We watched the parade pass us by, clapping obediently as everyone else seemed to be doing when the veterans went by. They really were quite impressive with all their medals. Sadly I had no idea what they had done to get them. At home all anyone ever talks about when medals are concerned is the "Mannerheim Cross" that only the incredibly accomplished soldiers received in WW2. Moving on, we didn't stick around for the speeches or whatever they were planning on continuing with. We went back to the Forster side of the bridge where we had parked and walked a little along the shoreline where we happened to spot a few dolphins breaking the sea surface every once in a while with their back fins. At least I thought they were dolphins… The day was sunny and gorgeous which meant that we just had to get some ice-creams. For that we drove to McDonald's, as any cheapskate should. They have something called a soft-serve there, which is basically a sundae without the sauce, for $0.50. That's a cheap sweet. Also, McDonald's restaurants have free wifi for checking your emails and whether or not any of your last blog entries had made Offexploring's "Blog of the day". Turned out they had! Yay!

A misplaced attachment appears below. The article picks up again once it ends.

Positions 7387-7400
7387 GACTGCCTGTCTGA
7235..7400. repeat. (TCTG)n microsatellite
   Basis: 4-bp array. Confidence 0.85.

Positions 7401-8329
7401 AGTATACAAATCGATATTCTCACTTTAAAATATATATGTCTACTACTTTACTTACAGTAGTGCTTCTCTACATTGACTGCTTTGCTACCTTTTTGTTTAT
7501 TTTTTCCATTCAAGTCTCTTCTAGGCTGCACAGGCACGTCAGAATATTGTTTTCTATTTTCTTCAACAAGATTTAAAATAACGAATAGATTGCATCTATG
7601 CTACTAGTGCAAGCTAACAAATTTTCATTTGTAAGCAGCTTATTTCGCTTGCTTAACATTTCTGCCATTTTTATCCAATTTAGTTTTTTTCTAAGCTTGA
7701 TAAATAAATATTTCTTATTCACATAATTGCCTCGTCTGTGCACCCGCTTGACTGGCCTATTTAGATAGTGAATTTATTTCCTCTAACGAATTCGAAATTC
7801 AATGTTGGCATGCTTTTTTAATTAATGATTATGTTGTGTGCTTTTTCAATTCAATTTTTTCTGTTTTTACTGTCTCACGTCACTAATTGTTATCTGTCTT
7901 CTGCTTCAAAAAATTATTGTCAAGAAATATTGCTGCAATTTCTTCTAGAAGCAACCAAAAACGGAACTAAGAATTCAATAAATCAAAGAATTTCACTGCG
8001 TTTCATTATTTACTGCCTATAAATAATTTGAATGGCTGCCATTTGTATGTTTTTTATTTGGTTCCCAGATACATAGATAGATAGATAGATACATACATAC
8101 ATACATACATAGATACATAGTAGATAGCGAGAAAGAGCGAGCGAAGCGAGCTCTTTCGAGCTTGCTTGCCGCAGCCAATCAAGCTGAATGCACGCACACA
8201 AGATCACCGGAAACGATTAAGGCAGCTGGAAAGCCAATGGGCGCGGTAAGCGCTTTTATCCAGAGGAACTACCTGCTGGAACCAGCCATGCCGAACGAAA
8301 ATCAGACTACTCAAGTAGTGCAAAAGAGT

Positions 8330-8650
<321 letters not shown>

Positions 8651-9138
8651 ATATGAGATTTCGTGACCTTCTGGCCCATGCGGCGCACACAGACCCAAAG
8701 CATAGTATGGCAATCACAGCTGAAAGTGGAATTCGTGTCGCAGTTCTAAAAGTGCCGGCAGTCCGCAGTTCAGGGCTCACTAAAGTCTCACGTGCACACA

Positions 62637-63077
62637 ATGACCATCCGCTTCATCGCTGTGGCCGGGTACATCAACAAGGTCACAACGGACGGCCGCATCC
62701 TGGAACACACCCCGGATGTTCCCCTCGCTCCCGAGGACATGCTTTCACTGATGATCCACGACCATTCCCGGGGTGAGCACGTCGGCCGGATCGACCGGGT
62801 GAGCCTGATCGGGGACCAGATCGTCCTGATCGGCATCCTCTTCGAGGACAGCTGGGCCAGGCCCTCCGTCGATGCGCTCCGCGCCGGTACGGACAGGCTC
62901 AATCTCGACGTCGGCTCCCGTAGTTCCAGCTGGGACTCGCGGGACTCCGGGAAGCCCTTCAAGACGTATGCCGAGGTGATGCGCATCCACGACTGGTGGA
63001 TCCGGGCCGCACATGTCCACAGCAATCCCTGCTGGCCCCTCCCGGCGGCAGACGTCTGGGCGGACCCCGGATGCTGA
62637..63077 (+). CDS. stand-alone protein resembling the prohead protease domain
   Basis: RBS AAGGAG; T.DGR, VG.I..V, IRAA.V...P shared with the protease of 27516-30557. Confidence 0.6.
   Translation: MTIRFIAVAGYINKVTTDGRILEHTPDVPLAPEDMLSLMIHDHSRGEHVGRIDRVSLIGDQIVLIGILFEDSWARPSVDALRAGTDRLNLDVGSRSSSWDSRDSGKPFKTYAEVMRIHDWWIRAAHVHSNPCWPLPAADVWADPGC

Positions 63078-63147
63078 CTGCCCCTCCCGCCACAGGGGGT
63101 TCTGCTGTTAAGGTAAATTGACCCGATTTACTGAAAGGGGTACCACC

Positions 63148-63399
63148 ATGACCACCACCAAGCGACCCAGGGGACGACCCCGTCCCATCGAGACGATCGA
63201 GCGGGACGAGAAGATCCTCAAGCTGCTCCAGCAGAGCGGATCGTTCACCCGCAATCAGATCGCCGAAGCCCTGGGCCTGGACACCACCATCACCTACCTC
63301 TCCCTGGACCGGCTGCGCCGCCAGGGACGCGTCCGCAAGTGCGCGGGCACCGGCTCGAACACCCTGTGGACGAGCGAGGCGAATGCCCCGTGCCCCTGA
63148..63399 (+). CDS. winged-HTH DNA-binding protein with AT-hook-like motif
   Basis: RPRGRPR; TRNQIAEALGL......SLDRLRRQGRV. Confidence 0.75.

We continued south after that, returning to the A1 after a short while on the tourist drive. We took to the smaller roads again towards Newcastle, which we passed by. Only that wasn't really a small road, I had misread our map and taken the Sydney-Newcastle Freeway for the Pacific Highway (A1) that we'd been following so far. Turned out the Pacific Highway actually changed numbers and went to Newcastle whereas the bigger freeway passed from far off. So we actually took a highway south from Newcastle, through Charlestown and Belmont. This screwed up our plan a little since we'd planned on finding a nice little campsite along the nice little road. There were campsites but none to our liking, meaning too expensive. We finally stopped at Swansea at a tourist information which fortunately was open although it was not only Anzac day but also a Saturday. They gave us some good advice and called a couple places to ask their prices. In the end we asked for free places to spend the night and the lady suggested a rest area next to the freeway at Ourimbah.